- National Suicide Prevention Lifeline: Available 24/7. Call 1-800-273-8255 (TALK).
- Substance Abuse and Mental Health Services Administration: Call 1-877-726-4727, between 8 a.m. and 8 p.m., Monday through Friday
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Can I Go to the Emergency Department for Mental Health?
If you are dealing with a psychiatric emergency and need immediate help, call 911. Explain the nature of your emergency.
You can also go to your local emergency department for help. Some emergency departments have psychiatrists on staff. If not, the emergency department can help you find psychiatric care.
Emergency departments treat millions of psychiatric emergencies each year in the U.S. Common reasons for visits to the emergency room include:
- Suicide attempts.
- Threatening or causing harm to yourself or another person.
- Drug and alcohol use.
- Hearing voices or hallucinations.
Can I go to Urgent Care for Mental Health?
Some urgent care locations provide psychiatric care. Call the location ahead of time and ask if they can help or provide a recommendation for you.
Treatment for Psychiatric Emergencies
If you visit an emergency department for psychiatric care, treatment likely will depend on the severity of the emergency. Doctors will evaluate your emergency for several factors, including any risks you may pose to yourself or others and any underlying mental health conditions.
What Will My Treatment Be Like?
Many different types of treatment are available for those experiencing a psychiatric emergency.
According to the National Alliance on Mental Illness, treatment often includes medication, crisis counseling, and referrals for further treatment. Care may be provided as an outpatient service or partial-hospitalization (not requiring 24/7 care). In severe cases, care may require inpatient care or hospitalization.
What Should I Bring to Stay
at a Psychiatric Hospital?
Psychiatric hospitals provide most of the items you’ll need for an inpatient stay, including blankets, linens, and toiletries.
However, there are some items you can bring:
- Insurance information.
- List of medications.
- Comfortable clothes (without drawstrings).
- Comfortable shoes (without laces).
- Books or magazines to read.
Can I Have My Phone in a Psychiatric Hospital?
Most psychiatric hospitals do not allow inpatients to keep personal cell phones. At UPMC, our patients can have visitors and make phone calls in a supervised area with a hospital-provided phone. Visitors will be screened to ensure they do not bring in any prohibited items.
To allow time for treatment, visiting hours or phone call access may be limited. You may be able to arrange other visiting hours. Video visits also are an option if in-person visits are unavailable.
Psychiatric Emergency Treatment at UPMC
UPMC Behavioral Health Services has a team of experts available to provide help for a variety of needs, including psychiatric emergencies. The Diagnostic Evaluation Center is available for emergency and crisis situations 24 hours a day. Patients can visit without a referral.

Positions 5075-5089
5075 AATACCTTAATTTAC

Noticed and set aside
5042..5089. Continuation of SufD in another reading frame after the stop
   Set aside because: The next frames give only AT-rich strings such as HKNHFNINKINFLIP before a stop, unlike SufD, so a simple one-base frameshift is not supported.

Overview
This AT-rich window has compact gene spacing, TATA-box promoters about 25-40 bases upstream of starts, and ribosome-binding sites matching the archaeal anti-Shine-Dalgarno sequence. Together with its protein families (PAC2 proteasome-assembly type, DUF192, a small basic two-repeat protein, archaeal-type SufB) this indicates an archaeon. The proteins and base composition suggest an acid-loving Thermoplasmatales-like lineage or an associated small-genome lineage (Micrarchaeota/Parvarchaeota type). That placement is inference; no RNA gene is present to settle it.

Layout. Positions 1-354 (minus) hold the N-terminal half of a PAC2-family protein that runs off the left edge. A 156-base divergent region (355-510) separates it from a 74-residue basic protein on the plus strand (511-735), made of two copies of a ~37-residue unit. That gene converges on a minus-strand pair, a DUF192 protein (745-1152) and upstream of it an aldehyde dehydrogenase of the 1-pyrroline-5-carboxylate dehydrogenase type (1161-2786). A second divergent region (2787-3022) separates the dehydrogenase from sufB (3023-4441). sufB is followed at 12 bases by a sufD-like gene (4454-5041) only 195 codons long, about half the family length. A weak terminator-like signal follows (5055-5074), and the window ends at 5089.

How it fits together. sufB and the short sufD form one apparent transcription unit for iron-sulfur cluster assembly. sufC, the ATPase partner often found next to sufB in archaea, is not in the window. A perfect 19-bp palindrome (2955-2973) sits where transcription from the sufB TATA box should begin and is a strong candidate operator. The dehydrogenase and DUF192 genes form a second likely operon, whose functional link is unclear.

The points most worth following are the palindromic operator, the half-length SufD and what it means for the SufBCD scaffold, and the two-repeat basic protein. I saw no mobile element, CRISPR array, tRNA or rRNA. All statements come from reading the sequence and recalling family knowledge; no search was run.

For mental health emergency services, contact UPMC Western Psychiatric’s Psychiatric Emergency Services (PES) at 412-624-1000 or toll-free at 1-877-624-4100.
Simona Bujoreanu, Sara Golden Pell, Monique Ribeiro, Clinical Handbook of Psychological Consultation in Pediatric Medical Settings, Psychiatric Emergencies: Self-Harm, Suicidal, Homicidal Behavior, Addiction, and Substance Use. https://link.springer.com/chapter/10.1007/978-3-030-35598-2_31
Centers for Disease Control and Prevention, FastStats, Mental Health. https://www.cdc.gov/nchs/fastats/mental-health.htm
National Alliance on Mental Illness, Getting Treatment During a Crisis. https://www.nami.org/Learn-More/Treatment/Getting-Treatment-During-a-Crisis
National Alliance on Mental Illness, Navigating a Mental Health Crisis. https://www.nami.org/Support-Education/Publications-Reports/Guides/Navigating-a-Mental-Health-Crisis/Navigating-A-Mental-Health-Crisis
Asim A. Shah, MD, Psychiatric Annals, Psychiatric Emergencies. https://www.healio.com/psychiatry/journals/psycann/2018-1-48-1/%7B1c64a4ce-8f5b-4c63-83dc-591543ce9d36%7D/psychiatric-emergencies
National Institute of Mental Health, Mental Illness. https://www.nimh.nih.gov/health/statistics/mental-illness.shtml
U.S. Department of Health and Human Services, Get Immediate Help. https://www.mentalhealth.gov/get-help/immediate-help
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UPMC Western Psychiatric Hospital is a nationally recognized leader in mental health clinical care, research, and education. It is one of the nation’s foremost university-based psychiatric care facilities through its integration with the Department of Psychiatry of the University of Pittsburgh School of Medicine. UPMC Western Psychiatric is the hub of UPMC Western Behavioral Health, a network of nearly 60 community-based programs providing specialized mental health and addiction care for children, adolescents, adults, and seniors throughout western Pennsylvania.